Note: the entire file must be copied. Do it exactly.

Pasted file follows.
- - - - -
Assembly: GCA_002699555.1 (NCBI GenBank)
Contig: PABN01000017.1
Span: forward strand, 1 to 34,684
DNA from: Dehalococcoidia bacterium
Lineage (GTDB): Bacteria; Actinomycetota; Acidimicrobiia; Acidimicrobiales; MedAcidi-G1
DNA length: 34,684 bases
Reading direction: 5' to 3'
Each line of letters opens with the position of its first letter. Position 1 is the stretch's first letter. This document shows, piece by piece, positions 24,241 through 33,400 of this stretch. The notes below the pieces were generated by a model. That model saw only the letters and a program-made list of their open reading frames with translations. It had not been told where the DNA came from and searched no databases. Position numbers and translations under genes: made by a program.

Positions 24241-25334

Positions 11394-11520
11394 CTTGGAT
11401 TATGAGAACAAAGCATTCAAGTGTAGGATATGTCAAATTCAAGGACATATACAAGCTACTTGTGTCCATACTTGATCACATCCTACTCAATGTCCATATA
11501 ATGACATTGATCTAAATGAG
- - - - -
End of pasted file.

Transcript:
Assembly: GCA_002699555.1 (NCBI GenBank)
Contig: PABN01000017.1
Span: forward strand, 1 to 34,684
DNA from: Dehalococcoidia bacterium
Lineage (GTDB): Bacteria; Actinomycetota; Acidimicrobiia; Acidimicrobiales; MedAcidi-G1
DNA length: 34,684 bases
Reading direction: 5' to 3'
Each line of letters opens with the position of its first letter. Position 1 is the stretch's first letter. This document shows, piece by piece, positions 24,241 through 33,400 of this stretch. The notes below the pieces were generated by a model. That model saw only the letters and a program-made list of their open reading frames with translations. It had not been told where the DNA came from and searched no databases. Position numbers and translations under genes: made by a program.

Positions 24241-25334

Positions 11394-11520
11394 CTTGGAT
11401 TATGAGAACAAAGCATTCAAGTGTAGGATATGTCAAATTCAAGGACATATACAAGCTACTTGTGTCCATACTTGATCACATCCTACTCAATGTCCATATA
11501 ATGACATTGATCTAAATGAG